Thursday, June 23, 2011

FICTION: Sisyphus by J. Falkner

He may have started with the frail sinews and slack muscles of a man near the end of his life, but he had been working at a pretty effective workout every day for over two thousand years. Just look at his legs now. Solid. And upper body? Forget about it! He could give even Heracles a run for his money. The skin may still be a bit pasty, there were a few wrinkles where it had not been stretched taut by muscle, a few liver spots, but what lay beneath was made of steel. Amazing what the constant application of pitting one man against one boulder for just a couple of millennia can do.

He had finally finished. Wrestled that boulder right to the top. Hell, he'd even given it a nudge, sending it tumbling down the other side. Hades had no choice but to let him return home, their agreement having been fulfilled. He knew all his friends were gone. Long dead. His wife, the lovely Merope, likewise. His children. Still, he wanted to give it another go. Plenty of life left in him yet, he told Persephone. She had been hanging around in his room while he packed his bags, managing to look both wistful and decorative. It was well-known that Persephone hated saying goodbye, even to someone she had known as slightly as himself. Trying to ignore the twinge in his lower back, he wished she would just leave him to it. He was impatient to get back.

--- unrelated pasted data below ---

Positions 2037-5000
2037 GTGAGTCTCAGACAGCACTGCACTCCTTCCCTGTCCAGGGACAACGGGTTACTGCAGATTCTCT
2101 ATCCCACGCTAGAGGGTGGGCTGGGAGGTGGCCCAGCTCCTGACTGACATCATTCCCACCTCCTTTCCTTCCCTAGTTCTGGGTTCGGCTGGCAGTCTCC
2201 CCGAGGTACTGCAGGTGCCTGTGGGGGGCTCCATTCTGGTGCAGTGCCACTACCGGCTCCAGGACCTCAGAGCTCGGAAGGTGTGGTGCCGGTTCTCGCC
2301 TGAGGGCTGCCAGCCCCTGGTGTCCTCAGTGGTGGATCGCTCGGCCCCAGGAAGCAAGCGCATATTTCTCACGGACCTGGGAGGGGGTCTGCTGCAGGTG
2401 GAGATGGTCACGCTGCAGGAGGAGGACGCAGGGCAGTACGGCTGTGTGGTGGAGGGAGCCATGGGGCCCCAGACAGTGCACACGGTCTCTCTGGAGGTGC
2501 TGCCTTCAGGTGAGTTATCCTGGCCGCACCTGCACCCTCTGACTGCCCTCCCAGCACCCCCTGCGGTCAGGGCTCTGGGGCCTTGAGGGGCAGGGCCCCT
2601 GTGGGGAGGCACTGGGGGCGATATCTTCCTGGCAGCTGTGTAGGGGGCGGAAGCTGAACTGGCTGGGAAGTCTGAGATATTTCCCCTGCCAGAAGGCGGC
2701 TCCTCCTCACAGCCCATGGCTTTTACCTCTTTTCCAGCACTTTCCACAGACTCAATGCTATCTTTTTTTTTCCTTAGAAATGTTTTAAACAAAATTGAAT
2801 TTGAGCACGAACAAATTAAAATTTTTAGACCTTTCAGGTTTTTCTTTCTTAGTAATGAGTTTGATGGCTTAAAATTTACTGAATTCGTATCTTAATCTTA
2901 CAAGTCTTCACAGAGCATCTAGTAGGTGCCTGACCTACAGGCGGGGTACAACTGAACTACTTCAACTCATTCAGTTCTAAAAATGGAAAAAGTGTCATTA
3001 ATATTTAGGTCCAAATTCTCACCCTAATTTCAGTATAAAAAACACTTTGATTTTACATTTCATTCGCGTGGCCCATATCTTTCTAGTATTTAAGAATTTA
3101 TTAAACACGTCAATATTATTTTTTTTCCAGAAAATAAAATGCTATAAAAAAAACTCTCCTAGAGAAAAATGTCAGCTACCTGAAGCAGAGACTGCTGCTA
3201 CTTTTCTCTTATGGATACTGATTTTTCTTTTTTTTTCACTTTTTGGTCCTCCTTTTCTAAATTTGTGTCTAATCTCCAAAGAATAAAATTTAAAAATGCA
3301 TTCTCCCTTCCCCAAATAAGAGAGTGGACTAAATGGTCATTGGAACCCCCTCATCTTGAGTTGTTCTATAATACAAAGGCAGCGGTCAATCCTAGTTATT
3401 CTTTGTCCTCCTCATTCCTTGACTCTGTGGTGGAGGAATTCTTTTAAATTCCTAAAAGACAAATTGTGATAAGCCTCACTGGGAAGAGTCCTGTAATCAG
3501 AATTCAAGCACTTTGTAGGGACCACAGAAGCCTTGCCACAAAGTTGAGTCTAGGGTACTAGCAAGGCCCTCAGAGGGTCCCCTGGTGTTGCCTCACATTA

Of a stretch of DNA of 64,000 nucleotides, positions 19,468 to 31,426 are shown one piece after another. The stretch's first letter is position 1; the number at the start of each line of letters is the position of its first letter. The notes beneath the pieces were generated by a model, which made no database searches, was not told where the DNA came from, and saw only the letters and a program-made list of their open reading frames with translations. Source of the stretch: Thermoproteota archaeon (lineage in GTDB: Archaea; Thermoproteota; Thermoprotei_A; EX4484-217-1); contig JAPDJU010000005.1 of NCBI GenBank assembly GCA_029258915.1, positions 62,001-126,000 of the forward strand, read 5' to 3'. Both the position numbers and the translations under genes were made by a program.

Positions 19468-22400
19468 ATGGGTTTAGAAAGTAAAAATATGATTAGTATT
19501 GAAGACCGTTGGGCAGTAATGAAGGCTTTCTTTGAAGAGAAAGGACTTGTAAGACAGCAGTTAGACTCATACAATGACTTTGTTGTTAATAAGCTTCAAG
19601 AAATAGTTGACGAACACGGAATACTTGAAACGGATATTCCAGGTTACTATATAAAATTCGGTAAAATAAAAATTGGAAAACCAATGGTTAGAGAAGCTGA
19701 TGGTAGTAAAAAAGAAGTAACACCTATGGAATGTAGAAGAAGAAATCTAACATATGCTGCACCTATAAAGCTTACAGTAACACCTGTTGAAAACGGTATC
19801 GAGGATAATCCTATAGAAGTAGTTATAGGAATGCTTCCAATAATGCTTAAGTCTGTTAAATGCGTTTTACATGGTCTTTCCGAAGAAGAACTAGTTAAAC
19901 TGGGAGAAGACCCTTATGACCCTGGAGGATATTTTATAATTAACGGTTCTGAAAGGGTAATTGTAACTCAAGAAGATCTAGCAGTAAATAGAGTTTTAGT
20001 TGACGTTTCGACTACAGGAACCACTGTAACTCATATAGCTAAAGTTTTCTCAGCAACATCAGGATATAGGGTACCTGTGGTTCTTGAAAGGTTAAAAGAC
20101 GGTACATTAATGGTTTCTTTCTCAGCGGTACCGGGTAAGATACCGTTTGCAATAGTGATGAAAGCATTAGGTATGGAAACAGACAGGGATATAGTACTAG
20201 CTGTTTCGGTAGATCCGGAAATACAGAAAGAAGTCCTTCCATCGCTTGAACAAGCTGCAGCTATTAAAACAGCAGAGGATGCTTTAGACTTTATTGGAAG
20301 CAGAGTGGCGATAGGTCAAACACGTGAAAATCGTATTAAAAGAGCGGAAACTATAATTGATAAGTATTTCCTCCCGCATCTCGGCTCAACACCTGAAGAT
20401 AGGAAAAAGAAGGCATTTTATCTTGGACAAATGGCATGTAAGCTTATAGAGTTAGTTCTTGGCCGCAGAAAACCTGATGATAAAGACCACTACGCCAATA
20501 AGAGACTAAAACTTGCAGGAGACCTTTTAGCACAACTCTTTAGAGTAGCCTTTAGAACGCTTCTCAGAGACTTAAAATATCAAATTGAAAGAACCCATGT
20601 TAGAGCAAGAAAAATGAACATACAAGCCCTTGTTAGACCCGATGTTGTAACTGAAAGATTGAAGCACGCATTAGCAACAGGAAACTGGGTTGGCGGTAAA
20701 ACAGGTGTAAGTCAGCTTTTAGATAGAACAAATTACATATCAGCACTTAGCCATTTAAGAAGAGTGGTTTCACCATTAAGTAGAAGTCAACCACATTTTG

There was a dizzying amount of choice in this world now. He loved the decadent luxury of selecting from what seemed like hundreds of possibilities what particular combination of food and drink would comprise his lunch. He felt the same delight when he went shopping for new clothes. The colours! More than he had ever seen collected in one place. Every conceivable fabric, not just linen or wool, his for the asking, it seemed. He did not miss the shapeless, nondescript grey tunic, washed faithfully once a week by Merope and hung out on the line. He did not think of his old life at all, if he could help it. He walked out of the department store clutching several bulging carrier bags and set about looking for a place to eat.

He knew he cut an unusual figure. His shirt, called Hawaiian by the store clerk, was brighter than he had seen any other man wear; his shorts, a print he found exciting and the same clerk called rainbow plaid, made him feel part-royalty and part-actor. He knew he studied the restaurant's menu with too much relish. What did he care? Life was too short to spend it aping the studied indifference he saw on the faces of the other patrons.

Deciding on a new name to use in this new world proved much easier than deciding on what career he would pursue in it. The restaurant he had chosen on his first day and for which forever after he felt a strong affection was called Sid's. So Sid he became. As for a career--

Back in Greece, the choice had been simple. Simple, in that it had been limited to one. He broke his back in fields and olive groves for half the year, as his father had done before him. The other half he would spend campaigning with his fellow countrymen, marching all over the country if there was a war on. If there wasn't, then he would find other pursuits that kept him away from home and his wife's nagging as much as possible. Like fighting. And drinking.